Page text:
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A Progressive Way to End Corporate Inversions

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We are justly outraged by efforts of large corporations such as Chiquita or Eaton to avoid taxes by renouncing their U.S. "citizenship" or other legal shenanigans. But, the president's efforts to fix would just make the tax code more complex. It would be better to scrap corporate taxes altogether. To offset the impact of dispensing with corporate taxes, we should make changes to individual taxes that would also make them simpler and fairer. This might appear to be surrender to the corporations but it is merely a tactical change to achieve the same goal in a better way. The result would be taxes that are simpler, fairer and more progressive.

Corporate taxation has many problems. Inversions are just the latest loophole. Not only are corporate taxes encouraging companies to move offshore, they also lead many US corporations to keep trillions of dollars outside the US, rather than investing it here. Obama is considering addressing these problems by modifying the tax code. But that would further complicate it. And, it is a difficult task, perhaps impossible, to do so in a way that is not prone to further evasion.

But, the more compelling reason to scrap corporate taxes is that even if we could apply corporate taxes perfectly, the burden would not fall as intended. We are making the same mistake the Supreme Court has, conflating corporations with their owners. When corporations like Eaton move out of the US, they obtain an unfair advantage over their competitors who remain in the US. So, the current situation perversely rewards companies for renouncing their "citizenship" -- exactly the opposite of what we would want to do. But, if we could apply taxes evenly across all companies, most of the tax is likely paid by Eaton's customers or employees. The reason is that the taxes would then be a cost of doing business. Just as airlines largely pass on a rise in the cost of jet fuel into ticket prices, corporations would adjust prices and wages to compensate for much of the taxes. When we think of wanting corporations to pay their "fair share" of taxes, we aren't thinking of their customers or workers, but their shareholders. If the goal is to assure that the owners of companies pay their fair share of taxes, we can achieve that more surely if we tax them directly.

And, if we scrap corporate taxes, we will need to offset the revenue. The obvious way to do so is to raise taxes on capital in the individual income tax -- changes that should be made in any event. We currently tax dividends and capital gains at about half the rate of "ordinary" income. Many advocates justify the preferential treatment of capital gains and dividends with the argument that we already tax corporations. Well, since we are getting rid of corporate taxes we should get rid of the preference for capital, too. There is a detailed proposal along these lines by economists Eric Toder and Alan Viard.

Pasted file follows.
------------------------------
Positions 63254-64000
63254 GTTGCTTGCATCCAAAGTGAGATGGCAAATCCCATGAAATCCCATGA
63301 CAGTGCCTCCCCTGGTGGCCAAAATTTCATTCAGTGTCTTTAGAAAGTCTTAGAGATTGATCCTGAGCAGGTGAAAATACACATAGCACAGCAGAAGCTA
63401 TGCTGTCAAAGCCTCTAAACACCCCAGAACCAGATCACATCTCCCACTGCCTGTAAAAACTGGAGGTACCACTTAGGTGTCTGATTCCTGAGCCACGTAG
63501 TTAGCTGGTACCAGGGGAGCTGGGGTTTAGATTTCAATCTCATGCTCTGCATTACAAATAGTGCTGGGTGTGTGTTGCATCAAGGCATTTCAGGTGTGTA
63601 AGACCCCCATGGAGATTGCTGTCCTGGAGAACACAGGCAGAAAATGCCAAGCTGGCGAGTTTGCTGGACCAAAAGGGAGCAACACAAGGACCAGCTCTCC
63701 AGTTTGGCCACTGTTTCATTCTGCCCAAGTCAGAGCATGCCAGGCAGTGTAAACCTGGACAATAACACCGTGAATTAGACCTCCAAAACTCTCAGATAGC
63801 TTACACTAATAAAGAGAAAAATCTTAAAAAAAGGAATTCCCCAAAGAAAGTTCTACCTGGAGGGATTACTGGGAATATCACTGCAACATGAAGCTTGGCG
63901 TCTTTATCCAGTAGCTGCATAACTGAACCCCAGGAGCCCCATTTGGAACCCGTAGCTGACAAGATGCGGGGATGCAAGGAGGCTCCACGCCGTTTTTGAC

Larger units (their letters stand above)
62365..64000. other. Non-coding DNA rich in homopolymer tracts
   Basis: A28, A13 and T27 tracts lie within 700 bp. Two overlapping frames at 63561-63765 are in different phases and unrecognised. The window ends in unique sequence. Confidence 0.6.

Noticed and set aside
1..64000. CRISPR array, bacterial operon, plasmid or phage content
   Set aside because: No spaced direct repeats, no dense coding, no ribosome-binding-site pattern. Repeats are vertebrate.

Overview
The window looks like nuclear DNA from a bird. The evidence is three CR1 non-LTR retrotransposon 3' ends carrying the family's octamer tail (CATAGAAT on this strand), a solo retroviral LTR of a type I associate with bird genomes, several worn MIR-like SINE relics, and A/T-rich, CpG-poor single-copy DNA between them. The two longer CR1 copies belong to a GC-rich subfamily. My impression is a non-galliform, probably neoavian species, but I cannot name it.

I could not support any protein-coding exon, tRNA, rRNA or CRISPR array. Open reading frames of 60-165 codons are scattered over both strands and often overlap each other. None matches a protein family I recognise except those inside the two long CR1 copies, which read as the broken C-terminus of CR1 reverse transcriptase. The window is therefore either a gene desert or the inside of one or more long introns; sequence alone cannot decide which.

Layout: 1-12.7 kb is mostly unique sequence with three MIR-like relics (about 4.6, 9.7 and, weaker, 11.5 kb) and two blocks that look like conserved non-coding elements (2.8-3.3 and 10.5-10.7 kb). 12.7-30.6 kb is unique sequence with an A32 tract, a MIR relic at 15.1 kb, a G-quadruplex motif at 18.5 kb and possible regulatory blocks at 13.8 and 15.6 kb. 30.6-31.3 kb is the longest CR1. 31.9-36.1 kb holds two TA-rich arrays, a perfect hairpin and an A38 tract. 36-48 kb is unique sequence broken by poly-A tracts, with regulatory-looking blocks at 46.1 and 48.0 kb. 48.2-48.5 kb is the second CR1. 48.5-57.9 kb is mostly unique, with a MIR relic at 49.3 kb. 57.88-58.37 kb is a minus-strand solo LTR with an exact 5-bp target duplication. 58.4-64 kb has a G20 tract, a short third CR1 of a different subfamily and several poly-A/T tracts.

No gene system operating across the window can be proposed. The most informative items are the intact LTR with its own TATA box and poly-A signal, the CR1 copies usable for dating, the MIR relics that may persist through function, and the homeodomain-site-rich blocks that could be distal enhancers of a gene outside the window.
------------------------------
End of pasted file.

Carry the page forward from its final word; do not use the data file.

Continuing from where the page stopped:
These preferences shouldn't exist in any case. It wasn't that long ago, under the Republican Nixon administration, that "earned" income -- such as wages -- were taxed at lower rates than "unearned" investment income. That made more sense and was fairer than our current structure. Taxing capital at least equally to labor would also help offset the growing wealth inequality in this country. Instituting a wealth tax and closing some loopholes in the estate tax system would be helpful as well.

These changes would have salutary side effects, too. Many subsidies and loopholes have been written into the corporate tax code. There are provisions that encourage oil exploration and others that favor renewable energy. The result is a complex maze that mostly benefits lobbyists, tax lawyers and their clients. Eliminating corporate taxes would also eliminate these loopholes. If we want to subsidize some of these activities, we should do so more directly and openly. But, in practice most of the tax preferences would not stand up to public scrutiny and would not be re-enacted.

This will also save corporations a large amount of money spent on accountants and tax lawyers. Again, this will not be a boon to shareholders as those costs are likely largely passed on to customers. And, it will save the government money it currently spends trying, in vain, to enforce corporate tax rules. These are benefits to society unless you consider high-priced lawyers working to avoid taxes to be contributing to the general welfare.

Raising the capital gains rate will eliminate the "carried interest" tax gimmick that allows billionaire hedge fund managers to have their earnings taxed at lower rates than Warren Buffett's long-suffering secretary as well as other inequities currently in the tax code.

The preferential treatment of capital gains and dividend income is a huge benefit to the 0.1%. On the other hand, the burden of corporate taxes is likely borne more widely. The current system penalizes smaller "patriotic" companies and benefits large multinationals. Instead of trying to fix the corporate tax code, we are better off eliminating it. This would end the problem with corporate inversions and impose taxes on those we intend to tax. Over all, taxes would be more economically efficient, simpler, more progressive and fairer.